This post is co-written with Fasila
Earlier this year the Video4Change Network conducted its seventh learning session highlighting Fasila’s on-going project Alive in Afghanistan (AiA), which covers unheard stories from provinces that have been out of media attention.
The session was facilitated by Fasila’s Operations and Creative Lead Radi Dhan and AiA’s Managing Editor Mohammad “JD” Jawad, and attended by Network members.
The Video4Change Learning Sessions are held bi-monthly and are facilitated by Network members. These sessions aim to share knowledge and resources among practitioners using video as a tool for change.
AiA started on August 15, 2021 when Afghanistan fell to the Taliban. By bringing the voices of local Afghans from the most isolated areas within the country to the international spectrum, AiA aims to make outsiders better understand and appreciate the culture and traditions of Afghans.
“We believe that stories will help introduce the different parts of Afghanistan. I find Afghanistan beautiful and diverse, and it is also complicated besides what they see in the everyday news,” Dhan said.
“It is to make people throughout the world understand the culture of an Afghanistan that has always thought differently [compared to] those who live in urban areas. If we know what they are thinking and their way of life, we may in the near or far future be able to find a viable solution that will work for all Afghans,” Jawad added.
Through engaging storytelling, the project raises the voices of those in rural areas and places their stories alongside the more visible lives of urban Afghans. Currently, AiA is composed of 12 reporters scattered all over the country. As part of AiA’s goals to provide Afghans with a model for structuring a diverse news agency, the team ensures that at least 50% of its reporters are female. They also have a team of translators working for them.
AiA’s correspondents are from some of the most isolated provinces in Afghanistan. Jawad emphasised how important it is to be present in these remote places. “One of the things that I didn’t see is the voice of the local Afghans from faraway places, partly because of security…There are no human interest stories where the everyday lives of local Afghans are spoken about. Our mission is to bridge that gap. We want to create an understanding,” he said.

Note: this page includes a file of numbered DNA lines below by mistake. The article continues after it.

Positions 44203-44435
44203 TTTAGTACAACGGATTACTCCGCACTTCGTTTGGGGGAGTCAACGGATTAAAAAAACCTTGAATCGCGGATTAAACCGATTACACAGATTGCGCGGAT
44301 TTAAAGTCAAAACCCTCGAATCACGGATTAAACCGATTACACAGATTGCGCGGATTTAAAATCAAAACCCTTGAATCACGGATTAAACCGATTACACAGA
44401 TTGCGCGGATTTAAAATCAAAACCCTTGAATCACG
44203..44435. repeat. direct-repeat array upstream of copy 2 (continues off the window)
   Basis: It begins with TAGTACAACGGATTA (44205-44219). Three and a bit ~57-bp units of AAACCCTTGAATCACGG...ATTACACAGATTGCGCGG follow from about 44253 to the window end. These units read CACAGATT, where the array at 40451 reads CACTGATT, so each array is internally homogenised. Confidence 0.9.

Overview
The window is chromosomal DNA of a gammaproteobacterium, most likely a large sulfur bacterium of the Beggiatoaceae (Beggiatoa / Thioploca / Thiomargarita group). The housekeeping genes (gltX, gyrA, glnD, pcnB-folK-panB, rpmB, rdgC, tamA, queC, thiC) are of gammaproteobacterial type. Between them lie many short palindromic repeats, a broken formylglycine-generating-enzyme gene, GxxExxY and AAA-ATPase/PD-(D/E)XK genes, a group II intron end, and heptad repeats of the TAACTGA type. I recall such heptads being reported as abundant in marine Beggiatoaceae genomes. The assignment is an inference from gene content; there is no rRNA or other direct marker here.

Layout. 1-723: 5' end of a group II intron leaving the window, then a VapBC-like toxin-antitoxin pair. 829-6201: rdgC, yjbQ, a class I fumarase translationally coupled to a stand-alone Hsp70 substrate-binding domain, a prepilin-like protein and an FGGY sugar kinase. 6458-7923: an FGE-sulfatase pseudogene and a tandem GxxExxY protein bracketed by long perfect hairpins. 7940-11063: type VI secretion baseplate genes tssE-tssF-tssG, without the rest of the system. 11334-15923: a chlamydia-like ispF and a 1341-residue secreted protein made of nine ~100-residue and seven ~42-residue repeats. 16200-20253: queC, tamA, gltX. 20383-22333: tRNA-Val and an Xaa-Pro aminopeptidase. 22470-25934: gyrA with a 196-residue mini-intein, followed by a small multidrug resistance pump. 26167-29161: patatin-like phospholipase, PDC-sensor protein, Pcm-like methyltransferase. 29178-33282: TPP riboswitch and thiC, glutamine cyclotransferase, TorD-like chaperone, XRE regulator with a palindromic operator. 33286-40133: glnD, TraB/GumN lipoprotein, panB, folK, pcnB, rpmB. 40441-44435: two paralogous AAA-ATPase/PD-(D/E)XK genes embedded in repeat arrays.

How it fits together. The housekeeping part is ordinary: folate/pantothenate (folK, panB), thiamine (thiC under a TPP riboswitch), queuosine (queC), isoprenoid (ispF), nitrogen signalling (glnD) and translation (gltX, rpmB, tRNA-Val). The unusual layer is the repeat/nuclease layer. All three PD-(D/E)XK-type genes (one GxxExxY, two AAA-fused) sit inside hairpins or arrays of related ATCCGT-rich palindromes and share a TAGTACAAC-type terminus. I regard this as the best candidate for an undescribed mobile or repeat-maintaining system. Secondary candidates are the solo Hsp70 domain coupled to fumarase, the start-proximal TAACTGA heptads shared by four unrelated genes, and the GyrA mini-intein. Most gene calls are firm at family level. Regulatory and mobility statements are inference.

Aside from human interest stories, AiA also publishes investigative reports, such as a recent story on the August 2021 Abbey Gate attack. The report revealed that doctors also saw gunshot wounds in civilians – contrary to military officials’ claims – in the incident that killed more than 160 Afghans.
AiA’s efforts have met many challenges. According to Dhan and Jawad, rough terrain and weather difficulties make access to remote areas difficult.
The reporters also risk harassment and other safety and security challenges, especially for female reporters. From August 15, 2021 to March 21, 2022, there have been 66 recorded cases of violence against journalists. “Journalist safety is a very big concern of ours. But since we produce human interest stories instead of political ones, the Taliban has no problem with that, and we want to keep it that way,” Jawad explained.
Nevertheless, AiA still aims to produce female-centred stories and feature women resisting the Taliban. “We produce stories not just because of nice visuals, but because of the resistance of women against the fundamental position of the Taliban, such as in education,” Jawad added.
Communication and internet connectivity also continue to be a challenge. “There is difficulty with transferring data. There are a lot of times when there is no or little internet connection. So we basically improvise. The reporter produces the videos and photos, puts these in a USB drive, and gives it to a driver [who drives] that USB to the assistant editor for uploading on Google Drive,” Jawad shared.
Despite all these challenges, Dhan and Jawad are hopeful that the local reporters will be able to eventually own the project and become independent. Ensuring the project’s sustainability and having local reporters exercise ownership over the project will require continuous on-the-job training as well as having the necessary tools. Currently, AiA is completely reader funded, but it is vital to find additional sources of funding to support improving and expanding AiA’s model of reporting throughout Afghanistan.
If you would like to support AiA’s work, you can make a donation to Fasila’s Alive In project here. Fasila is also seeking volunteers for its board to advise and support Alive In as it grows inside and outside of Afghanistan.
Find more resources on Video for Change practices here.